In October 2014, respondent's executive committee voted to modify three aspects of the transfer rule and the corresponding guidelines. The first revision eliminated one of the three general categories of undue hardship, known as the "educational waiver," from the transfer rule guidelines. The educational waiver previously allowed a student to transfer without sitting out a year of athletics if the school he or she transferred to offered three classes not offered at the prior school. Thus, beginning with the 2015–2016 school year, students who transferred schools without a corresponding change of address could not obtain a waiver of the transfer rule on the basis of educational undue hardship. The second revision modified the fourth enumerated exception to the transfer rule by requiring that parents be "legally separated," as opposed to simply "separated," in order to qualify for the exception. The third revision added language to the transfer rule itself providing that, "[f]or athletic eligibility[,] a residency is changed when one is abandoned by the immediate family and another residency established through action and intent. Residency requires one's physical presence as an inhabitant and the intent to remain indefinitely."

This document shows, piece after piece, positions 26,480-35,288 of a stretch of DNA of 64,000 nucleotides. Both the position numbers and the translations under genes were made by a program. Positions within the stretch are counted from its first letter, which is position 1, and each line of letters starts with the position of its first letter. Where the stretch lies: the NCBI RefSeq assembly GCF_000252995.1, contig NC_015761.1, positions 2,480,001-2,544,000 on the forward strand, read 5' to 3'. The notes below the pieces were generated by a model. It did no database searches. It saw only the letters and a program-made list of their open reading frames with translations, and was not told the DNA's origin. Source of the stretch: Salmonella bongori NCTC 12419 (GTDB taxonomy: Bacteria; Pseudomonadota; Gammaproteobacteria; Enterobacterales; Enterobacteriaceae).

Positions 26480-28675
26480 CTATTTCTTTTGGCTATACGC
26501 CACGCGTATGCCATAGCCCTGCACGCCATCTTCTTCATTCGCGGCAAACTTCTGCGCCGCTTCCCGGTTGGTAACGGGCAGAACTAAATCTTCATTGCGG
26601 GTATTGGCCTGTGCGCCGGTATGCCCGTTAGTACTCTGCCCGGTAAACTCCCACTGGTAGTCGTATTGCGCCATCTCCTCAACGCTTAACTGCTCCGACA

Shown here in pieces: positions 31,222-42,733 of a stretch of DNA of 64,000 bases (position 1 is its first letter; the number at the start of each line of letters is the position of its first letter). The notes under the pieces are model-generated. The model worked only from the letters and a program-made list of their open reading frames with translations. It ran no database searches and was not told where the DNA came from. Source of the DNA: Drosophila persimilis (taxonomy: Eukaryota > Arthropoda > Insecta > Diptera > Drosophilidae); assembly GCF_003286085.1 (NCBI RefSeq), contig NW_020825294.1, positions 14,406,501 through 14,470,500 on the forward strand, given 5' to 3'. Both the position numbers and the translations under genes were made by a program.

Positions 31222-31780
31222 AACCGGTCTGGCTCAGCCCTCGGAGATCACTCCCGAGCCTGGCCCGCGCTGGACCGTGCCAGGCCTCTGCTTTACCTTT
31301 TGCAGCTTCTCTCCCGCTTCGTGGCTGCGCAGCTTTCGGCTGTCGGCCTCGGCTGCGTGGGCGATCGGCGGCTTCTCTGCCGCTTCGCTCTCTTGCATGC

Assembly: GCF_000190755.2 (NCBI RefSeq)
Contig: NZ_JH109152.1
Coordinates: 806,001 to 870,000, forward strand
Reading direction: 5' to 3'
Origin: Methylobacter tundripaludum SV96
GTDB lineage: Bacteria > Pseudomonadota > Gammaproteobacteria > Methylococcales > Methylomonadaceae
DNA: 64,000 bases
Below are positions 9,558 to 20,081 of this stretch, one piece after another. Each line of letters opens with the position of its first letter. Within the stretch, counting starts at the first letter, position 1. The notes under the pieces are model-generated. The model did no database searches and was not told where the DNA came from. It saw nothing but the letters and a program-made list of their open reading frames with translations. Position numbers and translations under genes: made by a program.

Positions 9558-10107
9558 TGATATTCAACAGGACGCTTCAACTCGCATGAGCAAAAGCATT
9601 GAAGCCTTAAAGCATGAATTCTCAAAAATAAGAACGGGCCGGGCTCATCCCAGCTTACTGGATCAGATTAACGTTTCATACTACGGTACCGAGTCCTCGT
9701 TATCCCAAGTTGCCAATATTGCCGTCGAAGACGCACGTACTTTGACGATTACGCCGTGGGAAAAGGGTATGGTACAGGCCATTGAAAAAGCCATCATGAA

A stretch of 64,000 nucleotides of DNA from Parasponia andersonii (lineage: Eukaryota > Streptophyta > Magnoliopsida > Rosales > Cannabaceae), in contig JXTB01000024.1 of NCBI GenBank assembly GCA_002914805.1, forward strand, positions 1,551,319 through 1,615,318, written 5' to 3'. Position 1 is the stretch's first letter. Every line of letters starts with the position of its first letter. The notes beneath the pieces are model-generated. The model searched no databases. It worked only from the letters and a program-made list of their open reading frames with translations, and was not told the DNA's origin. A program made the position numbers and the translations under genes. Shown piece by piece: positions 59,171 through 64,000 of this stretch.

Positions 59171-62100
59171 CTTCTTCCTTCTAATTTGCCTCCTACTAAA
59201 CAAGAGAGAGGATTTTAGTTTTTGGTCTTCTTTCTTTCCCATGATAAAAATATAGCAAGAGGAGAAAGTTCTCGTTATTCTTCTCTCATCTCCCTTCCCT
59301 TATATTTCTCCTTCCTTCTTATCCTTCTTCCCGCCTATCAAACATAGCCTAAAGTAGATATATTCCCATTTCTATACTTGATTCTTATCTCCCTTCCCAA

On February 23, 2015, petitioners commenced this CPLR article 78 proceeding to annul the transfer rule and/or the subsequent modifications thereto on the ground that they are arbitrary and capricious. Finding a rational basis for each of the challenged actions, Supreme Court rejected petitioners' claims and dismissed the petition. This appeal ensued.